Mr. Harvey And The Doctor's MERCY

Episode 7.03 “A Town Called Mercy.”

[All photos: Adrian Rogers, © BBC]

Hello again! Here you shall find your Mr. Harvey’s thoughts on the latest two episodes of the seventh series of Doctor Who, “A Town Called Mercy” and “The Power of Three”, and like the first two episodes of this season, it is, sad to say, a mixed bag. Like those two, these episodes have a lot of good things going on, and like their predecessors, have some real issues as well.

I have to say I’m not sold on this seasons “No two-parters/no story-arc” plan, and, while the idea of making each episode a “blockbuster” sounds good, it’s been uneven to say the least. First we had the half-brilliant “Asylum of the Daleks”, with the other half just a mess, and then the far superior, yet uneven “Dinosaurs on a Spaceship”. Now we have the quite good “Town…”, followed by the, mmmm, 1/3rd excellent “Power…”, and I’m wondering if this is how the rest of the season is going to play out, with every other episode making me bang my head against the computer.

The big problem for me so far is the wildly uneven writing, and some of the plot holes that have made it in. The force field of “Asylum” for example, and now the giant plot holes of “The Power of Three.” Sure, last season had its bad episodes like “The Wedding of River Song”, but it also had “The Girl Who Waited”, “The Doctor’s Wife”, “A Good Man Goes To War” and “The God Complex”. So far, the best of this season would be “Dinosaurs On A Spaceship” and “A Town Called Mercy”, and at 50% of the episodes… well. Admittedly there were some great moments in “Wedding…”, like Rory’s stand against the Silence, just like there were some great moments in “Asylum…” and “The Power of Three”, but… anyway. Let’s dive in, shall we?

The Doctor hasn’t really spent a lot of time in the Old West since he hit the screen in 1963, and to find an episode set entirely there, I think we’re looking at 1966’s “The Gunslingers”, with Hartnell’s First Doctor. That wasn’t one of the classic stories of the first run of Who, and I’m pleased to say that the Doctor’s return to the 1800’s frontier is much better. Shot in Spain, like the majority of the classic western films, the production design, costume design and overall visual feel of the episode is excellent, and combined with the almost old-school morality play of the story, makes for an interesting blend of the Western and Science Fiction genres.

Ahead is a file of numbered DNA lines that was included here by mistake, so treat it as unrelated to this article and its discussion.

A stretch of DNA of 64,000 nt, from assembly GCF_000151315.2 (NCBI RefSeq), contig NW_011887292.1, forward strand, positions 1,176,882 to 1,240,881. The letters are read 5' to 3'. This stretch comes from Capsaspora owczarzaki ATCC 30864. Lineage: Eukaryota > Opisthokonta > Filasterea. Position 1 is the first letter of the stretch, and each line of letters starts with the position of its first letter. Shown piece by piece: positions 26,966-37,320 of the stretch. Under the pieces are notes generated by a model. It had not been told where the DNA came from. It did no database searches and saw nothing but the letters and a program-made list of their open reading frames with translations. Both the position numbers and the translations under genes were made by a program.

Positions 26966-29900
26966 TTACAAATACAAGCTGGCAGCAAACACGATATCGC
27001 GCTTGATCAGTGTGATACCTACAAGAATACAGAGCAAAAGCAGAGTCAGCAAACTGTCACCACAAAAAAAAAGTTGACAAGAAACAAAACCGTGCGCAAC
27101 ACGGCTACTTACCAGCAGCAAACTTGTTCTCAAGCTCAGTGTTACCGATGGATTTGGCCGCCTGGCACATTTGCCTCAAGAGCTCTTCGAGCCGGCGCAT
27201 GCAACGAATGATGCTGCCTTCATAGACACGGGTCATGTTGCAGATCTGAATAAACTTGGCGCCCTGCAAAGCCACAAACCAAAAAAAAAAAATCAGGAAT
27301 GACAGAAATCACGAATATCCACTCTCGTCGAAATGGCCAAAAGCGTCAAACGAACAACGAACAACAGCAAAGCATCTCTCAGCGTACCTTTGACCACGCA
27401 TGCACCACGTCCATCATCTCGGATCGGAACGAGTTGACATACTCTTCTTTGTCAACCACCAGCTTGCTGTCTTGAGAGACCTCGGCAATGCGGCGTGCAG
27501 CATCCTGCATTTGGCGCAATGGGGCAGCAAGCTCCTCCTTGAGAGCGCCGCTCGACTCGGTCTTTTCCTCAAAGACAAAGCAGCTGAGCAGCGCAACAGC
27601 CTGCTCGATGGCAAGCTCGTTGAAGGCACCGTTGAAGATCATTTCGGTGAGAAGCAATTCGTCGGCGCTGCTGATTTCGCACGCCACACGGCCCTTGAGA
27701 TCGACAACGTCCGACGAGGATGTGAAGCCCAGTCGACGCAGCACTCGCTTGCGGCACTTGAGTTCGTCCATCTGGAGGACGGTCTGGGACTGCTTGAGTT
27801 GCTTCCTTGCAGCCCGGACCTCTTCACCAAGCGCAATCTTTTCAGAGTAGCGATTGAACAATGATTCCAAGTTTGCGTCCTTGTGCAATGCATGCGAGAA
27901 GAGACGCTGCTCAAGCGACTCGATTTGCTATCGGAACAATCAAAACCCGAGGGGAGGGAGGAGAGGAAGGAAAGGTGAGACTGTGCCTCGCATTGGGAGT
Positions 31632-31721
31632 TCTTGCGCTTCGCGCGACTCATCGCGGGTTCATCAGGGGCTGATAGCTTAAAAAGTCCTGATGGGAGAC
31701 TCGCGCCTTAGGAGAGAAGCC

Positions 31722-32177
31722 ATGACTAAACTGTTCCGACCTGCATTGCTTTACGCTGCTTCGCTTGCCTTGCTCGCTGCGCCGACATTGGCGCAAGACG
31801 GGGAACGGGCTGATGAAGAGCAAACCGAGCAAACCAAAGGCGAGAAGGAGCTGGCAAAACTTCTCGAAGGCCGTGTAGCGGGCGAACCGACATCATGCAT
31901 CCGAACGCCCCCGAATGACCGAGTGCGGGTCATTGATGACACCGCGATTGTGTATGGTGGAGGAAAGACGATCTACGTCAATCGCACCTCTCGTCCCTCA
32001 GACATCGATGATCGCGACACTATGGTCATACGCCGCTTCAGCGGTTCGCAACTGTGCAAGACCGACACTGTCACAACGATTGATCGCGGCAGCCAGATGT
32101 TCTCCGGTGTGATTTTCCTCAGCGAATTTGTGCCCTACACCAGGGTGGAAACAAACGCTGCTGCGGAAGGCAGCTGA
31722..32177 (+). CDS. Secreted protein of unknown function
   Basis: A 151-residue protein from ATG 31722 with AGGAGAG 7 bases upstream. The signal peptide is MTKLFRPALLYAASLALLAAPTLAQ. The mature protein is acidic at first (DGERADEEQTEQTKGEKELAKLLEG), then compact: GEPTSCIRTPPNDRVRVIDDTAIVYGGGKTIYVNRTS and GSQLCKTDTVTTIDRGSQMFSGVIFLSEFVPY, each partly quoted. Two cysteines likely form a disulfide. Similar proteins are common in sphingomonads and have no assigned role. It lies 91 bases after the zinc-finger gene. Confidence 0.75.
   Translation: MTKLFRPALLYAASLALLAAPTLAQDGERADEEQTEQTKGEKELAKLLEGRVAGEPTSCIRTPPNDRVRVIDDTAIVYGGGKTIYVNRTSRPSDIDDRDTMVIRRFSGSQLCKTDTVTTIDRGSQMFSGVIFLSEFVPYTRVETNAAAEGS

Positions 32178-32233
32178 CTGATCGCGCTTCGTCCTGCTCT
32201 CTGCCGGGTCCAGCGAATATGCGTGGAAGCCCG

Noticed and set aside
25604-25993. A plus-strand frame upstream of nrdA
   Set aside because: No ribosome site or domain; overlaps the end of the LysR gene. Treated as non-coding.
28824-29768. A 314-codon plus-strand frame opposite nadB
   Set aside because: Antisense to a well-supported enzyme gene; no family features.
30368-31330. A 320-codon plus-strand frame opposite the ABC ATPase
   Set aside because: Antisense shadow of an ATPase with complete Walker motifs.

And it is a tale of morality. When the Doctor, Amy and Rory find themselves detoured by the TARDIS from their Day Of The Dead plans, they discover a town where the residents are under siege from a mysterious Gunslinger, a half-man, half-machine, a creature hunting for “The Doctor”. As in “Dinosaurs…”, it’s not THE Doctor the Gunslinger is after, but the town’s doctor, who turns out to be an alien with something of a checkered past, and a very good reason to fear the cyborg who is demanding that the townspeople turn him over.

Kahler-Jex is an interesting character, for a number of reasons. With his ship crashed in the desert, he becomes the town’s doctor, taking care of the populace for the last ten years, curing a cholera outbreak and wiring the town for electricity. He’s built up a lot of good will, so much so that the townspeople and the marshal even are aware of his being an alien from another world, and they simply don’t care. But those good deeds lie on top of a past filled with blood and war, a past that has come back to haunt him in the form of the Gunslinger.

You see, Jex was a scientist who, with a team of doctors and other scientists, turned a number of volunteers into living weapons to help end a vicious war tearing his world apart. Unfortunately, the scientists weren’t exactly honest with the volunteers, and the cyborg killing machines, while extremely effective at ending the war, became brutal monsters that were “decommissioned” at the end of the conflict. Since “decommissioned” in such a situation is likely a euphemism for “shut down”, “terminated” or “disposed of”, the blood on Jax’s hands is pretty significant, both for the victims of the cyborgs and the “volunteers” themselves.